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Night is Coming: Threnody for the Victims of Marikana
Director: Aryan Kaganof
CAST: Mongane Wally Serote, Willem Boschoff, Kyle Shepard and Carina Venter
JUST as the Marikana Commission has presented a long process of unearthing what took place during the massacre of striking miners in Marikana, artists have also taken time to respond to it.
Perhaps it is the magnitude of the massacre and its effects on our national psyche, or a reflection of our nation, that have contributed to the time delay. Among this year’s National Arts Festival’s more contentious works are some that are those centred on this tragedy, such as Aryan Kaganof’s Night is Coming: Threnody for the Victims of Marikana. These are not the first works to do so; Rehad Desai’s documentary, Miners Shot Down, has garnered attention, as did Ayanda Mabulu’s contentious artwork, Yakhali’inkomo – Black Man’s Cry, at the Joburg Art Fair last year, which depicted Jacob Zuma crushing the body of a striking miner under his feet.
Artist Mary Wafer weighed in, too, in Mine, an exhibition presenting a quasi-abstract engagement with the predominant motifs associated with the tragedy that emerged via the media – such as the landscape and the workers assembled on the koppie.
The approach to the massacre that Kaganof embraces in his unconventional film (has Kaganof ever made a conventional one?) is probably best described as an abstract documentary. He achieves this by splicing footage not only from the day of the massacre, but from an academic conference and encounters with impoverished people at a dumpsite to create an abstract engagement with it, which seems engineered to get beyond the surface. This desire has much in common with Wafer’s approach; her quasi-abstract paintings showed an attempt to dismantle the images of the massacre that appeared in the media.
Kaganof attempts to do the same. However, he is a bit bolder; he advances the idea that this tragic event and what it signifies for our society cannot be visualised, or at least perhaps to do so would be to ignore what cannot be seen. This idea is driven home with a quote that reads: “Images see with the eyes of those that see them.”
The film is peppered with many insightful and philosophical quotes and other texts, as if confirming this theme regarding the limits of the visual and, of course, challenging the film medium itself.
Further exploring this motif are episodes meditating on a blind woman, who is advanced as this sensitive and paradoxically, “all seeing” being because she can’t be taken in by the world of appearances. It is not so much that sight is unreliable. It is probably just the form of visual fixation it facilitates that works at dulling our perception of all the invisible forces that might shape occurrences. Particularly violent ones that have ramifications that far exceed the moment in which they take place.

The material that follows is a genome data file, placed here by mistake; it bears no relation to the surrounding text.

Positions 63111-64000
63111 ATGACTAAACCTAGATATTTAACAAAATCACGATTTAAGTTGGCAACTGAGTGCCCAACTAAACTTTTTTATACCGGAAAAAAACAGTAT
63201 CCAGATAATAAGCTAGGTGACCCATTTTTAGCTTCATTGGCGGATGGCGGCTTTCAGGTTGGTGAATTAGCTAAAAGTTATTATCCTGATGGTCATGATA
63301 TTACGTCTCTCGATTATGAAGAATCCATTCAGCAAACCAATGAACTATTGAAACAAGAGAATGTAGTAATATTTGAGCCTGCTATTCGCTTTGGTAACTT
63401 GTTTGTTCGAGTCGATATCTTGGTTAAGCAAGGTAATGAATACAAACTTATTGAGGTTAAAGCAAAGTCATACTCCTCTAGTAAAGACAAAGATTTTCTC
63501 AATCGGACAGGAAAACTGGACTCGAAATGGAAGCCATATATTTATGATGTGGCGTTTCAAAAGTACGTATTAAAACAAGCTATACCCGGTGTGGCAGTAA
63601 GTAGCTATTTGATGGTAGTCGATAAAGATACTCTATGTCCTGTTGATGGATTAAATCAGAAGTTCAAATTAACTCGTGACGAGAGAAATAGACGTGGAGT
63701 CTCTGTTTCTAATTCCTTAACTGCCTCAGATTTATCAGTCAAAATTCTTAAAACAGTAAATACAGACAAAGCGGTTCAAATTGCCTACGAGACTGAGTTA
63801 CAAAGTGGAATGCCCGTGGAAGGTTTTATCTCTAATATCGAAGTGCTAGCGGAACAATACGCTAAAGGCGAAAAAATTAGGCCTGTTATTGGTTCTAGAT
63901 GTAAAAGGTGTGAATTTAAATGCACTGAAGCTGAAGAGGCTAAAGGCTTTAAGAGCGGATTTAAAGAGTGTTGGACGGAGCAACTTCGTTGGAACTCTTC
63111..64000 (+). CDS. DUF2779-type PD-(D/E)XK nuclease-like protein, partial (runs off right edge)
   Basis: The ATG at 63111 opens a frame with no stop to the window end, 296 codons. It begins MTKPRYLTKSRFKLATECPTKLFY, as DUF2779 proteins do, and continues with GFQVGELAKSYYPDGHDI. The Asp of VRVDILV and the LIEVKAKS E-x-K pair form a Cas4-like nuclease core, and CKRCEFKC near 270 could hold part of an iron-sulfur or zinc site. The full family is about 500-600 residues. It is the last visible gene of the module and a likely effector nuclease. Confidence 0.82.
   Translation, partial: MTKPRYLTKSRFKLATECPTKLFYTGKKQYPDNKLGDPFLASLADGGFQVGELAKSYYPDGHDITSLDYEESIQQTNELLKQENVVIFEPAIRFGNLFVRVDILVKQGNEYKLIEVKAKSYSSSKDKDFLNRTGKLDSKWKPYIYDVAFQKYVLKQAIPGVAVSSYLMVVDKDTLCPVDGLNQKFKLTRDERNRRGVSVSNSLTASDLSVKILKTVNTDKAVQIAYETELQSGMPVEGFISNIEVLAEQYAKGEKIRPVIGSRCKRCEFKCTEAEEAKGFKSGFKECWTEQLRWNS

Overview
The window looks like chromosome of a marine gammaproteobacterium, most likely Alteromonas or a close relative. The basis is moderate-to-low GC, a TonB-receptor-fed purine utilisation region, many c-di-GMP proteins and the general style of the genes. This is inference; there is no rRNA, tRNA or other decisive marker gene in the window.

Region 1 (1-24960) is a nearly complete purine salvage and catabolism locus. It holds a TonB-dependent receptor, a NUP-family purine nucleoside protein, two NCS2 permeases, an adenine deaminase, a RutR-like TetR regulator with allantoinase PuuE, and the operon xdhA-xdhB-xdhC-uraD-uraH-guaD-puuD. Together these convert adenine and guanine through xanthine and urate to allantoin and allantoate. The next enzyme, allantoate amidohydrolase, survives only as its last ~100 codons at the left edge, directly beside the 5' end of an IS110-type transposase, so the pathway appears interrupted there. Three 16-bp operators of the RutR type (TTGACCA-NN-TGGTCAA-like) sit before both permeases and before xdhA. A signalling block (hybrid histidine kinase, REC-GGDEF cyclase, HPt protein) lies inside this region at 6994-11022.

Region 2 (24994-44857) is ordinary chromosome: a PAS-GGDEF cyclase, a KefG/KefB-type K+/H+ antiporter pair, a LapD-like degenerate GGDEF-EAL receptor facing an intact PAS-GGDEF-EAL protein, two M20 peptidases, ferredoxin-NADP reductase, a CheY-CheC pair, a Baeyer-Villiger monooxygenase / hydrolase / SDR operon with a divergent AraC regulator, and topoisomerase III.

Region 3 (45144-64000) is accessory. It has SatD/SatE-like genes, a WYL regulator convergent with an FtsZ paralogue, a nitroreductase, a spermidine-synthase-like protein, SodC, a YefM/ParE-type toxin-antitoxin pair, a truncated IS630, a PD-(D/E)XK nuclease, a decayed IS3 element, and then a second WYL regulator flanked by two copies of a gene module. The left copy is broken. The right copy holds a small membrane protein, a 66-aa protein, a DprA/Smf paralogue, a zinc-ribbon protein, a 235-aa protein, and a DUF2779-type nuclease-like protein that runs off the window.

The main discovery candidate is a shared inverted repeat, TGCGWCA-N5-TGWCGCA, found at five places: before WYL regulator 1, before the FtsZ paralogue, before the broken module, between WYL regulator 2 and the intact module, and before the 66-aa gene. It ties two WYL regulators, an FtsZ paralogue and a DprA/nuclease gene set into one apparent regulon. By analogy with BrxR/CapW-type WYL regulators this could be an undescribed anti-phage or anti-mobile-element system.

As a result parts of this multilayered film inevitably deal with memory and the landscape. In one such episode an academic observes that “landscape is a site of non-revelation”. Simply put, the landscape cannot relay the events that have occurred on it. This idea isn’t new; artists from William Kentridge to Jo Ratcliffe have all made work that meditates on or challenges this, though always in relation to our apartheid history. It is interesting, therefore, that this theme might re-emerge in relation to a post-apartheid event.
At first, it is the sounds of the massacre – the rat-a-tat-tat of quick gunfire – that is “depicted” (or heard) in the film, before we see the horror unfold in the footage. These haunting aural phrases are repeated throughout the film as a reminder that the effects of the massacre go beyond the present. In this way he suspends this act of violence, detaching it from reason or cause or effect, so that it looms as something that cannot be harnessed or processed. It is a way of holding on to the horror without it becoming acceptable.
This is partly because he wants to make a film about Marikana without representing it, or he must reconcile with the difficulties inherent in doing so. This may explain why he opts for an aural representation of it and also chooses to extend his gaze towards an academic conference and impoverished people, such as some men foraging on a dumpsite. By juxtaposing these two contradictory settings and communities of people; he delves not only into the differences between the haves and the have-nots but exposes the gap in the space between theory and reality. Not a predictable chasm, but the place between the visible and the invisible; the academics are completely absorbed by this invisible world of ideas and theory; they look so far beyond the world of appearances. They do not know what it is to live off the land.
In these scenes, Kaganof reduces the Marikana massacre to one that is tied to the politics of space and land ownership. As with Wafer’s exhibition, however, Kaganof doesn’t seek to pin anything down; if anything, through his documentary deejaying he attempts to open up different avenues through which to come to grips with how we understand and process not only this event, but a country where such extreme poverty has become its Achilles heel. Ultimately, as with Wafer’s work, he doesn’t deliver the viewer at a place where you can make sense of the Marikana massacre, but leaves you with the impression that you haven’t even begun to see (in depictions of it) what is not there.